1. Conviction--This would be something that's based upon biblical truths (either expressly stated in God's Word or principles derived from the Bible), and, if necessary, I would be willing to die for.

    2. Preference--This would be something that would [hopefully] be based on some Scriptural principle(s), but IMO wouldn't be worth dying for.

    EX: I have a conviction on believer's baptism by immersion.

    I have a preference about the style(s) of music I enjoy (either at home or in a worship service).

    It is sad that a good deal of what passes as a conviction is in reality more of a preference.
     
  8. DHK

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    Music is controversial isn't it?
    I have preferences of music in my home.
    But I have definite convictions of music in a worship service in the church. You will not be able to move me on those convictions no matter how hard you try. They are not preferences; they are convictions.
     
  9. ktn4eg

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    I've got no problem with your having a conviction about music in a worship service in church....As long as you would be willing to die for it, that's fine with me.
     
  10. DHK

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    I realize the definition that you have come up for "conviction."
    I disagree with it. I have been in a nation where people die for their faith almost on a daily basis. If a Muslim converts to Christianity they immediately face a death sentence by their own family.

    There are many convictions I have; not preferences but convictions. But that does not mean I am willing to die for them. There are some weak individuals that under stress could not stand up and bear the Savior's name under severe torture. Are you sure you could?

    Remember Peter? I will never deny thee!
     
  11. Salty

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    May I add a third one?
    Leadership Judgment Conviction
    This conviction is passed on to new Christians as an absolute, though not specifically stated in Scripture as a sin- for example - Length of hair, women wearing pants, playing cards, movie attendance (even "G") and ect.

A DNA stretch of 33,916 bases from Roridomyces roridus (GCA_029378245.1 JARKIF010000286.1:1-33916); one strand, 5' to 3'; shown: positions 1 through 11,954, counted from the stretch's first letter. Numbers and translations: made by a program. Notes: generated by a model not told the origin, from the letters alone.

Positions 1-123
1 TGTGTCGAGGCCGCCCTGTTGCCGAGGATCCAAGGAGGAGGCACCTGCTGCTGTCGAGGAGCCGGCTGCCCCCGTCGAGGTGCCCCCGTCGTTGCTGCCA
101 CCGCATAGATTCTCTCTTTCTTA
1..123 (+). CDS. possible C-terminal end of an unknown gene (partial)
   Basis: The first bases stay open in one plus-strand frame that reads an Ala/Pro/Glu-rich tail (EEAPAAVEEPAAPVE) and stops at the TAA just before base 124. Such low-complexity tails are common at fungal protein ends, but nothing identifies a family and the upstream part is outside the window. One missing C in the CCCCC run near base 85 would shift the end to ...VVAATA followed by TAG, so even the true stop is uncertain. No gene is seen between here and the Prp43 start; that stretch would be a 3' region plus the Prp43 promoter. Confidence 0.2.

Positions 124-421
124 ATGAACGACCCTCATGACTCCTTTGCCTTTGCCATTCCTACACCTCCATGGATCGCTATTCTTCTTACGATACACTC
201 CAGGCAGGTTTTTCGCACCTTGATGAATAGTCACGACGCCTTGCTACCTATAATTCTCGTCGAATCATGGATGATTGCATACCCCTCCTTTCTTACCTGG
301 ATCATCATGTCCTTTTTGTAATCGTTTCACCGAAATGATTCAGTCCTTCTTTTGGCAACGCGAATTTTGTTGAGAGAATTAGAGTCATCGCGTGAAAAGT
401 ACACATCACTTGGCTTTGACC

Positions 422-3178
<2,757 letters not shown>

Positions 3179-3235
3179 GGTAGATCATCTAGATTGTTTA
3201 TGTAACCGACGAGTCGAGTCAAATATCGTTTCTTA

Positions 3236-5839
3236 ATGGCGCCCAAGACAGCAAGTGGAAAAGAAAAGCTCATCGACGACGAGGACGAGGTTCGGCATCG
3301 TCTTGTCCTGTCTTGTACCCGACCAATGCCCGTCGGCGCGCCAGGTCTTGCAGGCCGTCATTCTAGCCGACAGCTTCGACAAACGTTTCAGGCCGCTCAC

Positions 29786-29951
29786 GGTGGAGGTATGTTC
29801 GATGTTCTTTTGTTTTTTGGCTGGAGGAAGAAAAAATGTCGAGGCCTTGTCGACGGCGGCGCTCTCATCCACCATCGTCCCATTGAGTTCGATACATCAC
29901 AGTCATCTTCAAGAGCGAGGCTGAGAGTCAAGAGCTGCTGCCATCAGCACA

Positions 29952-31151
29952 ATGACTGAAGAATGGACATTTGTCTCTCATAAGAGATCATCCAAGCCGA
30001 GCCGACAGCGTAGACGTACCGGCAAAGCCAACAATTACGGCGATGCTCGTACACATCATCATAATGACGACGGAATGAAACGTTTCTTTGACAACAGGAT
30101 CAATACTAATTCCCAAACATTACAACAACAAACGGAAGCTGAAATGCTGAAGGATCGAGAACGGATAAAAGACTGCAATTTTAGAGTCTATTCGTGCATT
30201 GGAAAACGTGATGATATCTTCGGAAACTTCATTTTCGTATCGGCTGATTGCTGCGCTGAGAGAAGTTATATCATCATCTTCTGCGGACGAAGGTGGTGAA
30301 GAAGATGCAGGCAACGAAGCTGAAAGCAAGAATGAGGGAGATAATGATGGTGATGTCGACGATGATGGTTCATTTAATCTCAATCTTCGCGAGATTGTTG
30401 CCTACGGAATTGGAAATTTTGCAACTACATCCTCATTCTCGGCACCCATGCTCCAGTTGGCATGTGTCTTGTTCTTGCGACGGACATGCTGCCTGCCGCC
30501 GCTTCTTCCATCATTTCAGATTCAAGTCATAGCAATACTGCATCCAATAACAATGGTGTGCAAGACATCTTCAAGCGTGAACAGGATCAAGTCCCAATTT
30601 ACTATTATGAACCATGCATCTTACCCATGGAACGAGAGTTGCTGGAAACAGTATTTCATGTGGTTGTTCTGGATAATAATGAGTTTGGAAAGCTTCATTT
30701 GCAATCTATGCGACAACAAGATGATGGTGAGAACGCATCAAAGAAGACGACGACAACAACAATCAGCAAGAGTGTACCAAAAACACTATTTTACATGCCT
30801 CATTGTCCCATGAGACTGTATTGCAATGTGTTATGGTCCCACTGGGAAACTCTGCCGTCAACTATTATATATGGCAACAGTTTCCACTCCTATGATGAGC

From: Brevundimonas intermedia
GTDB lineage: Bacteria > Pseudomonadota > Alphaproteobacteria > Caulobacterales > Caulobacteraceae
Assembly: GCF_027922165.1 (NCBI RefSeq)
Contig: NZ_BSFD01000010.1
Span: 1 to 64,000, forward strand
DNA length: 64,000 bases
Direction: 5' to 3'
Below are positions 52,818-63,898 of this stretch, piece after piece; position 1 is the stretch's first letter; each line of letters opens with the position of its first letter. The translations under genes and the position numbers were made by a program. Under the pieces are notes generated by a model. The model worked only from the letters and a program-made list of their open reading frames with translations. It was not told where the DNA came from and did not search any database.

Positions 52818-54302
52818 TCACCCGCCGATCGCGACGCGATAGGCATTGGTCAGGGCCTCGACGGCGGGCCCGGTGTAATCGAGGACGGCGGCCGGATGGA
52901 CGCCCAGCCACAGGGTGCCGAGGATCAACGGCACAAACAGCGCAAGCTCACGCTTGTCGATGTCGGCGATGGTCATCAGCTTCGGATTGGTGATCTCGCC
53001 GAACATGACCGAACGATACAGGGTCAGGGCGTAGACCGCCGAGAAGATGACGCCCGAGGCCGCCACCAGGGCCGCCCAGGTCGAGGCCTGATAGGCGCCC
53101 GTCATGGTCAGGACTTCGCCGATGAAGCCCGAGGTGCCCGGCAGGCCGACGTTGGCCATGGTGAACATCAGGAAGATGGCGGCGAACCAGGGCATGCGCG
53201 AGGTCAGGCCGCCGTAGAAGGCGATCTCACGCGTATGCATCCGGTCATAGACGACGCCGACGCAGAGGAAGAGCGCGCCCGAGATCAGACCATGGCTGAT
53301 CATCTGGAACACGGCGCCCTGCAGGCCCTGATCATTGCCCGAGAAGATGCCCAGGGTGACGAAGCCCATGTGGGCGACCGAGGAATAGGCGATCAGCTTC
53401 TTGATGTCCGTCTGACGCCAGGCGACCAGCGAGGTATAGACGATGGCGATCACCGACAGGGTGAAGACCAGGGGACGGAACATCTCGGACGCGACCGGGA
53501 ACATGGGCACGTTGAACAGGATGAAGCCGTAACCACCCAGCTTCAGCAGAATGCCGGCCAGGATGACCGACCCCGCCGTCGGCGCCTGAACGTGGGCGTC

A Christian will often feel "convicted" because the Pastor said so. Usually one verse taken somewhat out of context or misapplied is the sole basis.

    So would you agree that my third type of conviction exists? and to what extent?
     
  12. ktn4eg

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    I see your point.

    I wouldn't be so presumptious to say ahead of time that I would never break under the stress of bodily torture for my convictions because so far I've never had to do so.

    I would hope that God would give me the grace and strength to endure it if it comes to that, but until such a time actually comes to pass, that's all I can say about the matter.

    My point is that I honestly believe that a lot of what people call a "conviction" is actually a "preference." (Or maybe as Salty put it a "Leadership Judgment Conviction.")
     
  13. preacher4truth

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    I think it is good to share our personal convictions, but perhaps not to impose (thrust) them on others.

    I think when we violate our own convictions, we condemn ourselves, we bring doubt upon ourselves in doing this, and we compromise our confidence before God.

    When I moved to the Midwest from Ohio, I learned that shorts are wrong, movies are wrong, dancing is wrong, an alcoholic beverage is wrong, playing cards is wrong, "public bathing" (swimming) is wrong, "canned" music is wrong, "alien" immersion is wrong, pants on women are wrong, and many more things that are wrong. It became Pharisaical, really.

    Then I saw my Professors from College engaging in these things, while in School, at the same time I was.

    I never believed all these "rules" anyhow. They are the commandments and traditions of men, and of our culture. They are not eternal truth.

    - Peace